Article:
Sorry to be so cynical, but its very likely she was in an affair with other sexual encounters and dare I say it, she is not being at all truthful. Assume the worst and be relieved if turns out not as bad as you thought.

Remember she is not only fighting for her marriage, but also for the opportunity to share the golden years without these horrid memories corrupting your time together. Therefore she needs to convince you it was a one-time slip that you can both put behind you. That, however, may not be the case.

Foolish woman. Presuming she has been faithful during your marriage, she then cheats in the later years. Now you have to deal with the painful image of their lovemaking for the rest of your marriage. Catching your wife flagrante delicto is not something you want to carry into retirement.

LeopoldB posted 10/5/2013 11:58 AM


What you describe does indeed sound like an odd occurrence. Your W must have known you would be returning home soon. What could she have been thinking? If you browse through threads on various forums here, you will see the vast majority of WS going to elaborate lengths to avoid being caught, then denying, then lying, and then pretending it did not happen. It just seems so odd for a WS (in their right mind) to do this. Did it appear to you to be spontaneous, like Partially clothed on a couch in the living room where things just got out of hand? This really sounds like a different type of problem that manifested itself in an act of very poor judgement. That may bode well for R - - better than a serial cheater doing it for the sex.

kannan posted 10/6/2013 06:21 AM

tootrusting, you are very new to this. you are in shock and hurt so dont take any decision now. Take your own time and decide what you want from this marriage.

Was this her first Affair? Make sure that.

Any way, Get tested for STDs you dont know with how many AA members he have been sleeping with. Dont take risk.Her excuse for not doing STD test is BULL SHIT. She alredy put your life at risk for her fun even after 38yrs of being together.

Any way expose this POSOM to all the AA members so that he is thrown out so that he dont take advantage of others.

Then again, she didnt confess her A, you walked into it, so watch closely they may continue it behind your back.I dont think she is remorseful.

Then, also see this

doggiediva posted 10/6/2013 17:15 PM

I hope this won't be considered a thread jack but here goes..

It is bad enough to discover your spouse had an A for what ever reason early in in the marriage and it turns out to be a deal breaker...

Fast forward to a marriage of 30 or 40 years and this shit surfaces..

I hate that the betrayed person, especially if he or she has been the bread winner during the relationship, isn't protected very well legally as he or she tries to move forward in rebuilding a life..

Many choices made in the aftermath of A are based on the bottom line(money) and aren't the best for a healthy recovery....The ability to be able to eat regular meals and have stable shelter over one's head come to mind as major motivators in the choices we make........

tootrusting13 posted 10/12/2013 14:50 PM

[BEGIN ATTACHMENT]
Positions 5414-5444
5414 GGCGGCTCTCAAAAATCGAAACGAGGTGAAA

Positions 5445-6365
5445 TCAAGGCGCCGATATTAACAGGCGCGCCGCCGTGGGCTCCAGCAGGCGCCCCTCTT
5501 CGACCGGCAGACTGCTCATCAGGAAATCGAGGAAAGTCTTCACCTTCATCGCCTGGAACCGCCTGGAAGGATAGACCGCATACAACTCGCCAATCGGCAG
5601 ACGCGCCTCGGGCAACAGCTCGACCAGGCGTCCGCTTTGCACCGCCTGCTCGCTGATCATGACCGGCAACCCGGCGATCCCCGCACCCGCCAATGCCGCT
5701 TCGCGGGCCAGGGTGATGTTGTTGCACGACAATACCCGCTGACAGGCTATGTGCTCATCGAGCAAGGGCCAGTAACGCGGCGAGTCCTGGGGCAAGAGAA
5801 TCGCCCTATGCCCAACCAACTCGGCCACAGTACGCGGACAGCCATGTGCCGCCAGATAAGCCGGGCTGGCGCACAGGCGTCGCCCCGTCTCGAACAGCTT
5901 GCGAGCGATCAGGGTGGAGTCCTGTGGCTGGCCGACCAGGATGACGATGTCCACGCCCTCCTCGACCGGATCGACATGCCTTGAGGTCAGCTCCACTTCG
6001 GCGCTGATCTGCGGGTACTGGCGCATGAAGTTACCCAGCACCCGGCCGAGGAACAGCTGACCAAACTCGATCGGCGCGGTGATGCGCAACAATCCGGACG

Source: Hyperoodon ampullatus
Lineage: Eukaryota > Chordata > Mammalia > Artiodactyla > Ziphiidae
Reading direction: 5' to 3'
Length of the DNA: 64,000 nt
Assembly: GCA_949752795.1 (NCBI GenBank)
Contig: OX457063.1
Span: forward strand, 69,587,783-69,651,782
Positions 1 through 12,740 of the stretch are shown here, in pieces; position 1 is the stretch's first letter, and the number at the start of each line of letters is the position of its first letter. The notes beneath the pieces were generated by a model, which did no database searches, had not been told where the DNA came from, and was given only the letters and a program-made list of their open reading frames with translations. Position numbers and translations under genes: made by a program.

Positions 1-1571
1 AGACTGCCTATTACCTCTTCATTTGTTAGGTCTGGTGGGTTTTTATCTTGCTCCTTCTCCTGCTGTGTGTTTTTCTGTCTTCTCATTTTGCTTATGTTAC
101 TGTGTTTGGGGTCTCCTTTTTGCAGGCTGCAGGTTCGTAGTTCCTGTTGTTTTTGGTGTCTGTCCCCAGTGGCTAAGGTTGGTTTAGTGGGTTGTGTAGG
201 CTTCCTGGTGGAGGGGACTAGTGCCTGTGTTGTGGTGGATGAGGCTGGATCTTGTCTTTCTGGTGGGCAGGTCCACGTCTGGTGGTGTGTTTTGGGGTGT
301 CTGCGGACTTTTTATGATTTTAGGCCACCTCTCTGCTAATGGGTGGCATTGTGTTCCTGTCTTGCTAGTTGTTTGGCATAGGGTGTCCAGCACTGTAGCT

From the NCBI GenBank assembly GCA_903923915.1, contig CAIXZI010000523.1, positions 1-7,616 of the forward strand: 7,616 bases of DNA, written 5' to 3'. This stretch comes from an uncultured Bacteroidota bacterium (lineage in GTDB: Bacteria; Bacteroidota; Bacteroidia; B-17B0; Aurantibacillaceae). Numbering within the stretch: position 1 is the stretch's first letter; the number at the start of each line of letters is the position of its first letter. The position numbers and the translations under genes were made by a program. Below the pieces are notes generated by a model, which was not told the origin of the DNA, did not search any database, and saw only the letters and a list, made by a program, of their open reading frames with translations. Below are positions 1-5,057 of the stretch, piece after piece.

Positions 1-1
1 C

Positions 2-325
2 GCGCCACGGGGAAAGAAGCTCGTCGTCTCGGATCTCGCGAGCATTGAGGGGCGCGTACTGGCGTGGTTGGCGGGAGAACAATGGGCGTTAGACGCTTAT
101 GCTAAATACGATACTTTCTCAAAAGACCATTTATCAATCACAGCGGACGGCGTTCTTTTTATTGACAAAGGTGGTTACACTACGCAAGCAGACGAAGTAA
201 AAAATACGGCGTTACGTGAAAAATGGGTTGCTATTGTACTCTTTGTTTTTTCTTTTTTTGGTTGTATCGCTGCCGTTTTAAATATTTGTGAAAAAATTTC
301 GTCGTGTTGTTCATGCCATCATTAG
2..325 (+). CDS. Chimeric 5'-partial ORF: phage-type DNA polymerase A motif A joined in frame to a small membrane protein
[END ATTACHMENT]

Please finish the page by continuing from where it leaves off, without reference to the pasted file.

What a roller coaster this week has been. As the truth and the explanations slowly roll put, I bounce between sadness, shock and anger. WS seems genuinely sorry & surprised that I even care. Her MO was that I was emotionally distant and didn't care if she was happy. When her "Mentor" in AA stepped in and said all the right things she was easy prey. The old AA'ers jokingly call this the 13th step! I find it disgusting that an Organization dedicated to assisting vulnerable recovering women would tolerate such blatent abuse. She refuses to criticize him, still maintains he is a "decent guy", couldn't possibly have an STD, etc etc. However she did return his AA books and deliver a sincere 'no further contact letter. I believe we both want to heal and rebuild but right now emotions are too raw to make decisions. Time will tell.

headdesk posted 10/12/2013 15:43 PM

Hang in there, sorry that this happened.

Addictions, what a mess. Usually they are there to cover up stuff that the person finds too painful to deal with. I insisted WH stop drinking around us a few years ago because he was not a nice guy when drinking. He made the decision to cut down a ton. He didn't deal with his stuff so I knew it would rear up in some awful way again, I just didn't guess it would be an A.

So basically, unless she's willing to address what all that stuff is covering up for her, I don't think you'll have a positive result. My WH has chosen to seek IC and recognizes that he needs to heal. If he didn't, I'd be out the door.

So sorry for this. To me that STD testing is a deal breaker. Too many life altering or ending illnesses that way to take a chance on and mature people are at high risk for STD's currently.

tootrusting13 posted 10/13/2013 13:28 PM

One day at a time. The big issue I am struggling with is her lack of honesty. The lies and the pretense of our marriage going on just as it always has. She is remorseful and we plan on counseling. I don't know if I can overcome the loss of trust, the dishonesty and the betrayal. I want to be strong, but damn its hard! At least STD tests all came back negative!